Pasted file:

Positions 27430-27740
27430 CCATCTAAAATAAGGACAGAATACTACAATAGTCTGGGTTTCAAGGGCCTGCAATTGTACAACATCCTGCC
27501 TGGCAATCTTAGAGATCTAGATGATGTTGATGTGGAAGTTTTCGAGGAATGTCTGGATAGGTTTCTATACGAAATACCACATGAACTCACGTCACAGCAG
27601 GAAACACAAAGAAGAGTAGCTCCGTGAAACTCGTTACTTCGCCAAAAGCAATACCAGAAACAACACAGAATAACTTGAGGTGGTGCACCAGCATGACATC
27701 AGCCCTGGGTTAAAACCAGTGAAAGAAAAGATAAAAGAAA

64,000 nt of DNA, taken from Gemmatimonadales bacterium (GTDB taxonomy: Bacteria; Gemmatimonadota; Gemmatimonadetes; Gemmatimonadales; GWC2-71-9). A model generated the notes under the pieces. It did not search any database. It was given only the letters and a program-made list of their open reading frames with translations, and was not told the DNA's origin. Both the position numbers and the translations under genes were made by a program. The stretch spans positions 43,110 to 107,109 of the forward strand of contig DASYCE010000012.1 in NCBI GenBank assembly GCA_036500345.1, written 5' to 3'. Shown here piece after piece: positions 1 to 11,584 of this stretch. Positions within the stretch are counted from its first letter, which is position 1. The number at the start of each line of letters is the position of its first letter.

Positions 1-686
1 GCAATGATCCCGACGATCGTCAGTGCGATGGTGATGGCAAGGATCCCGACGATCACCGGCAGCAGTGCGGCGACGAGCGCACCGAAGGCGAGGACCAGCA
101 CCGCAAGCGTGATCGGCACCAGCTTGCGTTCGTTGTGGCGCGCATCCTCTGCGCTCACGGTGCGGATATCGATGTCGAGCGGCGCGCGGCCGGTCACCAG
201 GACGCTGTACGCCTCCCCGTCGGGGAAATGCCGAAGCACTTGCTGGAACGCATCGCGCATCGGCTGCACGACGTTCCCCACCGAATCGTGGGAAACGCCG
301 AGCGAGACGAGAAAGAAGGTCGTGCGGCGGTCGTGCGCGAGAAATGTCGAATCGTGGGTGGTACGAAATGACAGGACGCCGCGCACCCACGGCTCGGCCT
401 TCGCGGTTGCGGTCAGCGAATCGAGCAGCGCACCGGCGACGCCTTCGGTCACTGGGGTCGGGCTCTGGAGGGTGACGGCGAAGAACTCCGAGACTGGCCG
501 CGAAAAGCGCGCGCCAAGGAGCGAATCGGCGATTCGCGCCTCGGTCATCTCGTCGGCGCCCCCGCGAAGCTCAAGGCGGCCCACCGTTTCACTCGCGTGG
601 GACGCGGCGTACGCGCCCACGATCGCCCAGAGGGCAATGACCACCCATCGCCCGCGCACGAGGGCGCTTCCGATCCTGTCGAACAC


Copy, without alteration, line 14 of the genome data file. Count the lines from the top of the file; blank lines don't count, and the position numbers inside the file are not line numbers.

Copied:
601 GACGCGGCGTACGCGCCCACGATCGCCCAGAGGGCAATGACCACCCATCGCCCGCGCACGAGGGCGCTTCCGATCCTGTCGAACAC